clock menu more-arrow no yes mobile

Filed under:

A desperate trip into the ruins of Turner Field

A harrowing urban safari to the abandoned playground the Atlanta Braves once called home

Streeter Lecka

A hellscape surrounded it: the tall, once-gleaming corners of what was known once as "Turner Field." Once, people walked these spaces, and purchased beer in aluminum mock-bottles to drink while watching a game, and living life as people did in the now-distant year 1997.

Now, only feral dogs and the merciless wind inhabited its spaces, a picture of desolation itself.


We approached from the east, staying downwind to prevent possible scavengers from picking up our scent. Ahead, we found the stadium. Its profile was sorrow itself, a devastated shell of a former age.


The damage boggled the mind. How anyone had made it in this stadium for 17 years, much less five minutes?


The human soul can endure far more than suspected, far more than anyone dared conceive even in their most ghoulish nightmares. That was the only possible explanation for living among such rubble, and doing it for so long.

I bet they only had one Waffle House in here, I thought out loud to myself.

The filth of three generations covered the ground:


We somehow moved through it, driven only by the desire to see the face of decay itself. Time had devastated the once-proud temple of sport, and parts were literally falling off of it as we moved. I looked up, and saw the threads of Turner Field unraveling before my very eyes.


We needed to move fast. The entire building was seconds from falling down around our ears.



I looked down, and saw the shadow of some forgotten horror:


It could have been just water stains, but I'm pretty sure it was something way worse, like the shadow of a spherical thing incinerated by a nuclear flash. Something like a giant novelty baseball, or Cee-Lo.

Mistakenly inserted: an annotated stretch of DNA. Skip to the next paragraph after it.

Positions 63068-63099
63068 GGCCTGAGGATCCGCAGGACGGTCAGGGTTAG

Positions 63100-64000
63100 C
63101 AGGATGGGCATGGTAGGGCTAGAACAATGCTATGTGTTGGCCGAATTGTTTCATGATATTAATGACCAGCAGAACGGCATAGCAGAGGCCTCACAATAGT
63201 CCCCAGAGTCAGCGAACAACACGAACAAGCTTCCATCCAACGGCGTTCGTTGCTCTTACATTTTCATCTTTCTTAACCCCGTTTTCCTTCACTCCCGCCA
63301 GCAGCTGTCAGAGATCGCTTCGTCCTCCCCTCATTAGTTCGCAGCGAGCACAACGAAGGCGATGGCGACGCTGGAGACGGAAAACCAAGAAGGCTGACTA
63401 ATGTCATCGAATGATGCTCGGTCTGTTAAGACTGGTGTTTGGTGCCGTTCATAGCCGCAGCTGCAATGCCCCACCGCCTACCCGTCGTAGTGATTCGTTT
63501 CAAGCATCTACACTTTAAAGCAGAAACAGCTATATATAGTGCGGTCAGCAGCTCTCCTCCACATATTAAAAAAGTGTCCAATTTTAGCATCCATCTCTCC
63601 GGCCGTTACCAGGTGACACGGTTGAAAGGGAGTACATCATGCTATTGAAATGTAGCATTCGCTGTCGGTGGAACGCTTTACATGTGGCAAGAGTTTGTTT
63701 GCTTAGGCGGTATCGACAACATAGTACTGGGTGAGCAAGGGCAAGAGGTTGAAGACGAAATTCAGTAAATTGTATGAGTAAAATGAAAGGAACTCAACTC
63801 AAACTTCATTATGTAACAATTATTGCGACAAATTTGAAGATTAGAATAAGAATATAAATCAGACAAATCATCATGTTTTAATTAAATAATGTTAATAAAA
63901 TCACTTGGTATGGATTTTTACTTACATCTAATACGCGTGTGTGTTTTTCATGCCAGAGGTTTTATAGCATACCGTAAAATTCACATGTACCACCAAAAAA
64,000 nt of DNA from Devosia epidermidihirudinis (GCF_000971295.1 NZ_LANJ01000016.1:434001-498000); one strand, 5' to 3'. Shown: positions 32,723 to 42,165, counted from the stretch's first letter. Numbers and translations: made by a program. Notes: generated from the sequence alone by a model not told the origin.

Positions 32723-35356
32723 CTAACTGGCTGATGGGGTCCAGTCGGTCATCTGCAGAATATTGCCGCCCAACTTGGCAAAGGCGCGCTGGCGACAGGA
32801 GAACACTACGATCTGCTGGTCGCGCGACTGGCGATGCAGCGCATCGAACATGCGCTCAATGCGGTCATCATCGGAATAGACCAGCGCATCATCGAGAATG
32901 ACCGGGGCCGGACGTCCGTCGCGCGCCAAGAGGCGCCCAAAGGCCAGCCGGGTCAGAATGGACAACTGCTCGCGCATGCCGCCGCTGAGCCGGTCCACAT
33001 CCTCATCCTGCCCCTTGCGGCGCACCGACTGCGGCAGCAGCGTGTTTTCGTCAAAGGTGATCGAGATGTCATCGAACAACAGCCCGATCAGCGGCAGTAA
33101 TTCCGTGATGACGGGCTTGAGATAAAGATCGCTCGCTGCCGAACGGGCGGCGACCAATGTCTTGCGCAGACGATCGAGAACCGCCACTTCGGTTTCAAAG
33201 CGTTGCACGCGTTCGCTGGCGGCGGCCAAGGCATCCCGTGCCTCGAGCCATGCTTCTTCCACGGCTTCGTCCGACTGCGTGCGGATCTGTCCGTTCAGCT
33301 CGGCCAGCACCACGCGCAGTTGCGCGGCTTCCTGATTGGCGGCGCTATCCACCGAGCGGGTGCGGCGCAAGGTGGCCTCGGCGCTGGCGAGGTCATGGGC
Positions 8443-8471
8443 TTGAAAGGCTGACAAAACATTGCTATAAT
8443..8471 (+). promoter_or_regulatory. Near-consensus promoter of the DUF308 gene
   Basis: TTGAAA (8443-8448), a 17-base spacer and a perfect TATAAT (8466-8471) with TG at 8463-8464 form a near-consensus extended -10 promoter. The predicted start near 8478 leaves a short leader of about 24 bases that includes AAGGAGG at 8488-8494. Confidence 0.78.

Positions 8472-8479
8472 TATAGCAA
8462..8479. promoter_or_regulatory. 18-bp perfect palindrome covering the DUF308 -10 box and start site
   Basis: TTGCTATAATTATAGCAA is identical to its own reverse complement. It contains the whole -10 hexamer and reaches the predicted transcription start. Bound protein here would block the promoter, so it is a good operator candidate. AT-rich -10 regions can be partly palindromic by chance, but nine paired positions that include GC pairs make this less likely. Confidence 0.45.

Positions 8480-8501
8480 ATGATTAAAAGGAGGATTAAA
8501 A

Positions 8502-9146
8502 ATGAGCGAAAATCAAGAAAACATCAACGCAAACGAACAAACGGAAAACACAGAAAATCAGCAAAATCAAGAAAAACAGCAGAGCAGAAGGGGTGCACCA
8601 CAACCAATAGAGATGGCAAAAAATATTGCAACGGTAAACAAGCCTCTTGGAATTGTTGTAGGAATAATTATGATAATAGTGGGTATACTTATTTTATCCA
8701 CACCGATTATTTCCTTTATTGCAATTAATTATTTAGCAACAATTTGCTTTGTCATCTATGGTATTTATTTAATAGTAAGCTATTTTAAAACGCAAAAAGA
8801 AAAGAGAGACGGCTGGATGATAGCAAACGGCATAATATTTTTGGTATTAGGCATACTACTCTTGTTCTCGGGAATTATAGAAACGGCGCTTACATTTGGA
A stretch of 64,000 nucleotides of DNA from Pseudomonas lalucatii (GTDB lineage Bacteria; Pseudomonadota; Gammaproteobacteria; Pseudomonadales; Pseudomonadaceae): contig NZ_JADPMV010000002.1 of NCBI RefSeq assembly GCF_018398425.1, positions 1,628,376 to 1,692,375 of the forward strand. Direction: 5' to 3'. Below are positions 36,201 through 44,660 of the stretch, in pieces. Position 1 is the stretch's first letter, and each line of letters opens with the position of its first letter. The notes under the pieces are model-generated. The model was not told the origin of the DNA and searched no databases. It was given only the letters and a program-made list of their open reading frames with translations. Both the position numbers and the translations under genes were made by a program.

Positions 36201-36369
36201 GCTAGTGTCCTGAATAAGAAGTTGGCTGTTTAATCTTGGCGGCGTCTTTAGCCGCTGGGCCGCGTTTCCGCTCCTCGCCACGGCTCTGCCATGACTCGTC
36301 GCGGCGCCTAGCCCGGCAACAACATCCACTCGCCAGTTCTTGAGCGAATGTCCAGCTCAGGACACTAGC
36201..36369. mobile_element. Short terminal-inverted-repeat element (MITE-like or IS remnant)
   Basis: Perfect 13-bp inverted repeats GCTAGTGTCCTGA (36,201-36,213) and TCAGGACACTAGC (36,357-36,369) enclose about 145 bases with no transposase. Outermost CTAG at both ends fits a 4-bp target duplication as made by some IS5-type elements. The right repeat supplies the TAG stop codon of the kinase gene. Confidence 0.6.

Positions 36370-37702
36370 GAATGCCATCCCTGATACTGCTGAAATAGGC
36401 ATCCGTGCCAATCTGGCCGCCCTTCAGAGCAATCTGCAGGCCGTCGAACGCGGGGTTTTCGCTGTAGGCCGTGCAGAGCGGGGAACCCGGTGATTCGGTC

We moved in the dying light. On the wall, a sign written for the long-dead, indicating some mysterious distance in the primitive imperial units of the late American period. Devolution must have set in by this point, as a sign indicating direction was written without words, and now pointed what? What was it trying to tell them? And what was it telling us, now, standing amidst the rubble of a dead people?


The dust of ages covered everything. I should have worn gloves, but the urge to reach out, to touch something human, to come into contact with ruin itself. This that is dead was once alive, I thought to no one in the silence.

Who were these strange people of the past?


Why were they so fond of the University of Alabama?


What were these ghostly messages from the past?


What was a Taco Mac? Where was it? AND WHAT DID IT MEAN? We had no answers, but then---


--oh god--



We fled quietly but quickly before they caught our scent. As I retreated, I passed one last mystery, a broken promise from the dead to the miserable living.


No you won't, I thought to myself. You won't ever call again.

More from SB Nation MLB:

Why do the Braves need a new stadium?

The many strikeout faces of Alex Rodriguez

MLB Hot Stove | 5 clubs that will shape the MLB offseason

Presenting SB Nation's 2013 MLB Awards

Death of a Ballplayer: Wrongly convicted prospect spends 27 years in prison